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How Climate Change Helped Create the Migrant Caravan

Walls and armed guards cannot stop the global and national consequences of the climate crisis.

A woman taking part in a caravan of migrants from poor Central American countries carries a baby as she waits along the Irapuato-Guadalajara highway in the Mexican state of Guanajuato on November 12, 2018.

The “caravan” of hopeful immigrants from Central America that was tear gassed by the US government on November 25 continues to be shamelessly exploited as political fodder. Trump depicts the immigrants as a security threat to the US, while Democrats like Congresswoman-elect Alexandria Ocasio-Cortez compare the Central American immigrants to Jews fleeing Germany because of the threat of physical violence and death in their own country. But both these narratives overlook one of the main contributors of the migrant caravan.

The Southern border has seen a sharp increase in the number of Guatemalans trying to enter the US, starting in 2014. That was coincidentally the first year of a severe drought tied to an extreme El Niño that struck Central America’s “Dry Corridor,” which includes Guatemala, Honduras and El Salvador, collectively known as the Northern Triangle. El Salvador’s rivers are drying up and Guatemala’s semiarid region is expanding. Temporary relief from the drought has only come from occasional, devastating flooding, which has only added to the destruction of crops. One-third of all employment in Central America comes from agriculture, and that is now failing across the entire region.

Guatemala is ranked as one of the top 10 of the world’s nations most vulnerable to the climate crisis — meaning an agricultural crisis that is now evolving into a human crisis. The current weather patterns wreaking havoc on Central American agriculture are consistent with what climate scientists have predicted, and climate models indicate it will only get worse. Those areas of the world prone to drought will see even less precipitation (like the American West), and those that see too much will get even more, with overall temperatures on the rise.

An inter-agency study from the United Nations interviewed families trying to leave Central America. The report revealed that the driving force for this exodus was not violence per se, but the drought and its downstream consequences — lack of food, no income and no work — all related to crop failures.

Eduardo Méndez López is a subsistence farmer in Guatemala and was interviewed by National Geographic. The multi-year drought completely wiped out his corn fields. His source of food is rapidly dwindling; he has no income; and he soon will have no way of feeding his six children. “This is the worst drought we’ve ever had. We’ve lost absolutely everything. If things don’t improve, we’ll be forced to migrate somewhere else. We can’t go on like this,” he told National Geographic. The reporter described the physical appearance of López and his neighbors as gaunt and “skin stretched thin over bone” after being forced to survive for months on corn tortillas and salt.

It’s not just subsistence farming that is being threatened by climate change in the Northern Triangle. Cash crops like coffee have been decimated by the drought and another climate-related plague called “leaf rust,” a fungus that used to die with cool evenings, but no longer does because of warmer night time temperatures.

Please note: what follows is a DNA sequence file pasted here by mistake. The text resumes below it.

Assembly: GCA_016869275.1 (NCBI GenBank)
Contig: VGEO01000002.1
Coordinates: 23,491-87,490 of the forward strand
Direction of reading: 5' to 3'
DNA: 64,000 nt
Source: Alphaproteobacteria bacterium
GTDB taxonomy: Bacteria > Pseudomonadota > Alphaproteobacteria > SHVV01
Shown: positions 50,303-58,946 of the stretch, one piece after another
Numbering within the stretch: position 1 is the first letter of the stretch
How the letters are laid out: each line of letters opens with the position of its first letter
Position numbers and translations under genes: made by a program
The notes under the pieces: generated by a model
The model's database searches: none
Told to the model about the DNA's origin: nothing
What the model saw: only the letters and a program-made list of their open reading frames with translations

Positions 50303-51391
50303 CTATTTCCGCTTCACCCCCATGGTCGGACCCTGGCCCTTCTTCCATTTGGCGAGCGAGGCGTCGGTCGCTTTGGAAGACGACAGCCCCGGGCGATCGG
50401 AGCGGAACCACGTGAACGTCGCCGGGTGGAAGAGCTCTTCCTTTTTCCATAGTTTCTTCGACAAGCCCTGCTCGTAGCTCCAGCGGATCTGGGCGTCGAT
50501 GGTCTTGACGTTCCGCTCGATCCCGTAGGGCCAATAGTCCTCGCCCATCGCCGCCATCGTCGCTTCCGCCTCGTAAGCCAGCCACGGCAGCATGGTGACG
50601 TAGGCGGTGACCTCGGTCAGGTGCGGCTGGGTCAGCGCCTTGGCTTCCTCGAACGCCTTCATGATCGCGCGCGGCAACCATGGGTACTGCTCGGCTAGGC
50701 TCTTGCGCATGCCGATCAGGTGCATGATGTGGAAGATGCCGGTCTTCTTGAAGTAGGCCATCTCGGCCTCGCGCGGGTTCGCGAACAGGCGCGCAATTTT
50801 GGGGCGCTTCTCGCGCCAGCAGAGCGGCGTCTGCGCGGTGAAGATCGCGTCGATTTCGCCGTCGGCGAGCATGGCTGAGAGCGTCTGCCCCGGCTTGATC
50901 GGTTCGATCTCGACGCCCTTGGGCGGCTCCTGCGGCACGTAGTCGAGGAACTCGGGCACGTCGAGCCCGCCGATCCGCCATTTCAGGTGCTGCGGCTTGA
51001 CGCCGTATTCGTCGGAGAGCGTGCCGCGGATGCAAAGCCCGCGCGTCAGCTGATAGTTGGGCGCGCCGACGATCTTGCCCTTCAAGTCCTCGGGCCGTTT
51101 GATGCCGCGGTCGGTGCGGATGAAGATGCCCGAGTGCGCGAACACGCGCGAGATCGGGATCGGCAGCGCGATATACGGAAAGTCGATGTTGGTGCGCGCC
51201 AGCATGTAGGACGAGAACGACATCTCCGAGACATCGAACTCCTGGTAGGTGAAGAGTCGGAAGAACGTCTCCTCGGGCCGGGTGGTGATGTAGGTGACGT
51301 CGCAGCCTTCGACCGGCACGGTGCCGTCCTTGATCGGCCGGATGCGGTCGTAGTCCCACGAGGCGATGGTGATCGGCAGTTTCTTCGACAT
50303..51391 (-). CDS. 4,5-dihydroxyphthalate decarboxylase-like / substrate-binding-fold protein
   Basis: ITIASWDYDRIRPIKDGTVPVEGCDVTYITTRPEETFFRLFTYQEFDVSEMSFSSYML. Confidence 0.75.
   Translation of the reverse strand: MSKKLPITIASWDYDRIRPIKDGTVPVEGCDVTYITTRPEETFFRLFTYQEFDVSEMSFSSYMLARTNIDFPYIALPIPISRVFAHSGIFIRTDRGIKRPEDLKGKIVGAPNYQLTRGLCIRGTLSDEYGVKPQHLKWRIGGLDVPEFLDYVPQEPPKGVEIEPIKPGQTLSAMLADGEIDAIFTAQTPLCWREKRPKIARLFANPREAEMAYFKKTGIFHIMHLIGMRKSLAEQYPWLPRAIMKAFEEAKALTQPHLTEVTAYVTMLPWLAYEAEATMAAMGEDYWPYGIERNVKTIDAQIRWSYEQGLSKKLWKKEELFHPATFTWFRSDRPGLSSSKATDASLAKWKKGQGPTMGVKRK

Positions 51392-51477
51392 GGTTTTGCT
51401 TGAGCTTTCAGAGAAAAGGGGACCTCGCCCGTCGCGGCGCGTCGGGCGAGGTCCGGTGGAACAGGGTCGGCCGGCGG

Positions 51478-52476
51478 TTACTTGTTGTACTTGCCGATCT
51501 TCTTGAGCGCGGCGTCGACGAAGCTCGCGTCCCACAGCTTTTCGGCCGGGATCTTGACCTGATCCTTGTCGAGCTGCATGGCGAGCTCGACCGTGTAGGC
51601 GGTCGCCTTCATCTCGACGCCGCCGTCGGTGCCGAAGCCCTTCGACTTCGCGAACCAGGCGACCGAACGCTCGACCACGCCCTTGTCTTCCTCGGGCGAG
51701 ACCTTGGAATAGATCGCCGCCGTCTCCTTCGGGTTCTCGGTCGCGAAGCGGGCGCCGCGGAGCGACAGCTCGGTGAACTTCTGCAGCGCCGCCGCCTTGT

Robert Albro, researcher at American University, says, “The main reason people are moving is because they don’t have anything to eat. This has a strong link to climate change – we are seeing tremendous climate instability that is radically changing food security in the region.” Almost half of Guatemalan children under 5 years old suffer malnutrition. In rural areas of the country, it’s 90 percent. A World Food Program analysis found that nearly half of migrants from El Salvador, Honduras and Guatemala cited food insecurity as a reason for their leaving their home countries.

Children and teenagers are dropping out of school because their families have no money for supplies. Entire villages are unraveling because there is no money to plant another crop and not enough government help. Even more people would abandon their homes but have no money for transportation. Rural Guatemalans are foraging the landscape in search of wild malanga roots in a desperate attempt to feed themselves.

Global temperatures have been above average for 406 straight months. At the current rate of greenhouse gas emissions, by 2100, the world can expect 2 billion of its inhabitants to become climate refugees like the Central American caravan. As required by law, the federal government just released the latest National Climate Assessment, a 1,600-page report from more than 300 scientists from 13 federal agencies, including the Department of Defense, the Environmental Protection Agency and NASA. The overriding theme is that the United States is already being adversely impacted by climate change and it will continue to get much worse; the economic impacts will be enormous and time is running out to do something about it.

President Trump says he doesn’t believe the report, and continues with public statements as ridiculous as, “I want great climate, we’re going to have that.” He has decried “globalism,” extolled “nationalism” and forced the United States to become the only nation to withdraw from the Paris Climate Accord. But there is no wall tall enough, or Border Patrol massive enough, to stop either the “global” or the “national” consequences of the climate crisis.

Trump is training guns and tear gas on the trickle of human suffering inching toward our border. But that trickle will become a raging torrent if the United States continues to deny the climate crisis, its role in causing it and its responsibility to help alleviate it.

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